Among the reasons I love being a novelist, I’d have to put the fun of research at the top of the list. Thanks to my drive for accuracy, I’ve hung around autopsy rooms, been present at the CT scanning of an ancient Egyptian mummy, and toured behind the scenes at Johnson Space Center. Seldom do these jaunts get me into trouble. But every so often, I’m reminded of the old adage that curiosity kills the cat.
It can put a writer in jail, too.
My near-arrest happened while I was doing research for my biological-disaster-in-space novel, Gravity. The book takes place partly in orbit aboard the International Space Station, and partly at Johnson Space Center in Houston. My hero, Jack McCallum, is a physician who was once in the astronaut corps, but because of a medical condition (kidney stones) will never get the chance to fly in space. So he’s left NASA and returned to working as an E.R. doctor in a local hospital. Now, it doesn’t really matter whether that hospital is real or fictional, but since I was already spending the week at NASA, I thought I might as well choose a real hospital for one of Gravity’s scenes, which takes place in an emergency room close to NASA.
My husband and I drove to Miles Memorial Hospital.
Since he and I are both physicians, we felt pretty comfortable walking in the front doors and taking a look around. The lobby was busy with visitors and employees and volunteers going about their business. I had a little notebook, in which I sketched the layout of the lobby, and my impressions of the of the place. I checked out the gift shop, noted the location of the elevators, and just sort of wandered around trying to imprint the atmosphere in my head so that I could later write about it accurately. We walked into the waiting area of the emergency room, took a look at where the ambulances would pull in, and again I jotted down notes. Finally, I wanted to see which floor the ICU was on, so we rode the elevator up to that floor, just so I could see in which direction one would have to turn to walk there.
At no time did I enter a patient area; I stayed only where a visitor who was there to see a patient might go. Finally satisfied that I’d seen enough to describe the hospital accurately, my husband and I rode the elevator back down to the lobby and headed toward the exit.
That’s when two burly security guards closed in and took us into custody.
They brought us into a back room and told us the police had been called and were on their way to arrest us. What were we guilty of? “Trespassing,” they answered. They’d been watching us on their security cameras, and were certain we were up to no good.
“But we’re physicians!” we protested.
Yeah, right. They wanted to know what we were doing wandering around the hospital, and what exactly was I writing in that little notebook of mine?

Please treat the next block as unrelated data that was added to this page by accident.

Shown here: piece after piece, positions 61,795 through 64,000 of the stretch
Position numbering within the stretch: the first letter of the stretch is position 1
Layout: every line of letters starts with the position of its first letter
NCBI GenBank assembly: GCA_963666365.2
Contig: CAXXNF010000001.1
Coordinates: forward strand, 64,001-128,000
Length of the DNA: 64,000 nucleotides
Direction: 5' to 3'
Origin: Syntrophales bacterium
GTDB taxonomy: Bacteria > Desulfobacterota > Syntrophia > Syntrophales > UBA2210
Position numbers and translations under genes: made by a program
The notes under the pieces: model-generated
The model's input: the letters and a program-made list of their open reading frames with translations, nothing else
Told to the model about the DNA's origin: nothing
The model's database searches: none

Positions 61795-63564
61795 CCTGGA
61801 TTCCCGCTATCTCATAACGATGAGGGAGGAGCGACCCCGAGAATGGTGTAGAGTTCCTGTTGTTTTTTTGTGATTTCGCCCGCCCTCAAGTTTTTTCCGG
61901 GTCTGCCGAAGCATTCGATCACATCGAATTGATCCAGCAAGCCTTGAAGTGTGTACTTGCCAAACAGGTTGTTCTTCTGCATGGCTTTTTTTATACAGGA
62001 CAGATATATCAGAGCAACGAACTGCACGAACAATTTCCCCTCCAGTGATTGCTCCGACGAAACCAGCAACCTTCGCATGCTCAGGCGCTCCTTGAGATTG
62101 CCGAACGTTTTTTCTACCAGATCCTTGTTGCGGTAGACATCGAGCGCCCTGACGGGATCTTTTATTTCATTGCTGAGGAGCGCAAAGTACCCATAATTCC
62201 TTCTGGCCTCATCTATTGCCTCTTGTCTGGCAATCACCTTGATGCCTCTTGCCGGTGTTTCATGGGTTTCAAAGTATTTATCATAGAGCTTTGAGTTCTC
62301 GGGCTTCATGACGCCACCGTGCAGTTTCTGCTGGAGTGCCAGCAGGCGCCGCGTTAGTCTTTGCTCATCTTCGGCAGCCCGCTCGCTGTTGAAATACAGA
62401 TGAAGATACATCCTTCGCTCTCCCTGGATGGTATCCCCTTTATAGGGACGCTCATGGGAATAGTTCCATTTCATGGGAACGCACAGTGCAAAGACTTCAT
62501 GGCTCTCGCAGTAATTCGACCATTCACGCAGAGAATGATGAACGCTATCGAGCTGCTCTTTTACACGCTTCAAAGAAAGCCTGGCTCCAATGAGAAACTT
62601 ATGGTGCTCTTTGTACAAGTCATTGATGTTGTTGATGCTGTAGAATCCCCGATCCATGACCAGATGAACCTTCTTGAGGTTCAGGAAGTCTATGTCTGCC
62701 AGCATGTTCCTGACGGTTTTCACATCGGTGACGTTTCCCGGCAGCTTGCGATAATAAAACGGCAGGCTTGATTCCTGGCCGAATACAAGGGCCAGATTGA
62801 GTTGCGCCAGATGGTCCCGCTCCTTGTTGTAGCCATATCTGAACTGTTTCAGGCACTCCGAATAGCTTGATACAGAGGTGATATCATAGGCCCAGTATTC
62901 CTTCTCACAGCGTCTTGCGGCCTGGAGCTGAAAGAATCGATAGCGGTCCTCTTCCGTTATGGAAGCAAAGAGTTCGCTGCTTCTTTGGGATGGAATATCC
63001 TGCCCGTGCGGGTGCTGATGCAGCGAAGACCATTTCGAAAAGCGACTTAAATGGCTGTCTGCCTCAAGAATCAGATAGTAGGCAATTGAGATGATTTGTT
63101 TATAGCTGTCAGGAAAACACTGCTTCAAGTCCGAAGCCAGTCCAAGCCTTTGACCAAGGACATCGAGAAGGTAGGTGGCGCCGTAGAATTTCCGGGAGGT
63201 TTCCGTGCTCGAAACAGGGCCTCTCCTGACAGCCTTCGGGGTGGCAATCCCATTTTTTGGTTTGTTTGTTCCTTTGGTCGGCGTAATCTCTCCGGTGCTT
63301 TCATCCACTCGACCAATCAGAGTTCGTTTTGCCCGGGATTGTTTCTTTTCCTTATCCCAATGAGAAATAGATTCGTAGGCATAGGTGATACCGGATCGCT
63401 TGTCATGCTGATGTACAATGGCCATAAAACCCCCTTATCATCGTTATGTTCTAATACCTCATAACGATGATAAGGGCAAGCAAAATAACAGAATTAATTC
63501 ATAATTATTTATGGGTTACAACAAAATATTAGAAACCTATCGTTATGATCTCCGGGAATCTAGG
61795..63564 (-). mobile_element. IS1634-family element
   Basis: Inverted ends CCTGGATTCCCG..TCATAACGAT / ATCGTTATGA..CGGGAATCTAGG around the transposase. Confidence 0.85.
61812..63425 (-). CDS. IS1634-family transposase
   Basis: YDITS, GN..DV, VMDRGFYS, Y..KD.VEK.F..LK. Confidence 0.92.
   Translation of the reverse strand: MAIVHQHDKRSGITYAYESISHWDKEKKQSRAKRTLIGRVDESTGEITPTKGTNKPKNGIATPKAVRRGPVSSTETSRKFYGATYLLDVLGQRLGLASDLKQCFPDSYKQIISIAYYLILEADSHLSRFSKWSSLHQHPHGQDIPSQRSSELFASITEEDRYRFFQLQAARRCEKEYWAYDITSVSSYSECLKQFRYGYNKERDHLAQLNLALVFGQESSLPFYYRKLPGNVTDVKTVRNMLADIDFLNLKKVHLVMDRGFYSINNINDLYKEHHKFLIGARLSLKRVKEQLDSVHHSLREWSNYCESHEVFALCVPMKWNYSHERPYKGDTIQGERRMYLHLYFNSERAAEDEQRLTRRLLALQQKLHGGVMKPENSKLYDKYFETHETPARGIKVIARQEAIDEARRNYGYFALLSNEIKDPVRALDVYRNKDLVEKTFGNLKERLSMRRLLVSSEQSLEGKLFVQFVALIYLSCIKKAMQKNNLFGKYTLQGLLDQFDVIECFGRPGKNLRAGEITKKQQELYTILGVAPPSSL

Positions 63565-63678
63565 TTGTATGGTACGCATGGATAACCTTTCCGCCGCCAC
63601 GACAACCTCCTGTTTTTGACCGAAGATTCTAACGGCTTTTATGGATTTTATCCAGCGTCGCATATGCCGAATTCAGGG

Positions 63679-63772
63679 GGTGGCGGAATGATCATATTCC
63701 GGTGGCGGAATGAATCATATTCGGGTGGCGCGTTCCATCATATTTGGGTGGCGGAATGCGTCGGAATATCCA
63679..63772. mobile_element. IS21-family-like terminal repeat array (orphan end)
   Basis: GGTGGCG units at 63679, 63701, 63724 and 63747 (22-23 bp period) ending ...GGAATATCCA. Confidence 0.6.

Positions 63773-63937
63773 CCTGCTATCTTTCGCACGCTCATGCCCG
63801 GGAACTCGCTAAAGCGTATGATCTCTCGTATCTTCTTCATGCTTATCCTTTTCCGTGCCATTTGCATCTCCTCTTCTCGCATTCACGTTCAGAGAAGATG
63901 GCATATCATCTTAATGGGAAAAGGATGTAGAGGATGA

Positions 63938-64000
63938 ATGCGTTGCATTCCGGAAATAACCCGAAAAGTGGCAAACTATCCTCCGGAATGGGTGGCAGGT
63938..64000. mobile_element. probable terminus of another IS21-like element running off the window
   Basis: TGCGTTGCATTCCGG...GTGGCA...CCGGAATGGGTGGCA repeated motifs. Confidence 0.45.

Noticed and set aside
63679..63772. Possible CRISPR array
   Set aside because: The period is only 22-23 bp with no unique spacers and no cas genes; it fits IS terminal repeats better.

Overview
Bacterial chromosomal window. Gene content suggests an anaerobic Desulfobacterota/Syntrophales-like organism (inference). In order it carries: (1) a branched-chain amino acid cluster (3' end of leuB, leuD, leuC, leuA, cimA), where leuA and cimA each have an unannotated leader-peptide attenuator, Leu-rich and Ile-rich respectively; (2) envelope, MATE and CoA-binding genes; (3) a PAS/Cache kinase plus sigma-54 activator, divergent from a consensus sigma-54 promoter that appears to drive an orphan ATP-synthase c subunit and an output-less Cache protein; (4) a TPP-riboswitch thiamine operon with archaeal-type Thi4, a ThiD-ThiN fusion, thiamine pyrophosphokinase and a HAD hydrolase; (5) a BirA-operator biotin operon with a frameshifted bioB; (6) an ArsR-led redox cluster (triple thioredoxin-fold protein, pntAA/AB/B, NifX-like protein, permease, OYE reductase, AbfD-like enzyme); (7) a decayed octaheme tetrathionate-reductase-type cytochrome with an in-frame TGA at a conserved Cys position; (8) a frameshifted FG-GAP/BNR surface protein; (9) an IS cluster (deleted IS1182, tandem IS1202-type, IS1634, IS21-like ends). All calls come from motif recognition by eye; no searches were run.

It didn’t help that my husband had his medical license in his wallet. It didn’t matter that I told them I was a novelist, merely there for research. We were trespassers, and we were going to jail.
As time ticked by, and I imagined those scary Houston cops arriving to clap on the handcuffs, I kept trying to convince the two security guards that I really was a novelist. But how do you prove it? Anyone could claim to be a writer. Anyone could say they were doing research. At the time, I had no website to send them to, and I had no I.D. in my wallet that said “Tess Gerritsen, novelist.” Even worse, my pen name and my legal name are not the same. So even if I claimed to be “Tess Gerritsen,” where was that documentation?
Suddenly, I remembered that I had a few copies of my novel Harvest in our rental car. I’d brought them along to give as gifts to my contacts at Johnson Space Center. “Let me show you one of my books,” I told the guards. “That will prove I really am Tess Gerritsen.”
But they wouldn’t let me walk to the car. They wouldn’t let me out of their sight.
Finally, one of them agreed to escort my husband to the car to retrieve the book. A few minutes later, my husband and the guard returned with the copy of Harvest. Thank god, it had an author photo. Also, thank god, the author photo actually looked like me. The guards studied the book, studied my face, and suddenly broke out in smiles.
“Can we have your autograph?” they asked.
They got their autographs, and I didn’t get arrested. We found out they were suspicious of our behavior because, several weeks earlier, a newborn had been abducted from another Houston hospital. They thought we might be baby-nappers, there to steal an infant. Lucky for us, we never went near the obstetrics ward.
Ever since that experience, whenever I travel anywhere on research, I bring copies of my books. It’s not just to give away as gifts (although they’re usually very much appreciated.) It’s also to prove I am who I say I am.
I’m not the only author who’s been forced to resort to an author photo to get out of a fix. One author told me about the time she had the sickening realization, while standing at an airline counter, that her wallet had been stolen. She had a plane to catch and no I.D. But she did have her airline ticket and a copy of her book — with her author photo. They let her on the plane.
Another author told me that he showed up for a flight one day and was immediately pulled aside and interrogated by TSA because his name (quite an ordinary one) was on the no-fly list. Despite hours of protestations that they had the wrong guy, he finally pleaded with them to check out his author website. One look at his author photo, and they excitedly realized he really was the famous author he claimed to be. Their next question was entirely predictable:
“Can we have your autograph?”
Ever since then, this author always travels with a copy of one of his books. And makes sure it has a good author photo.
That’s an excellent idea for any author. Your author photo may be the only thing between you and a jail cell.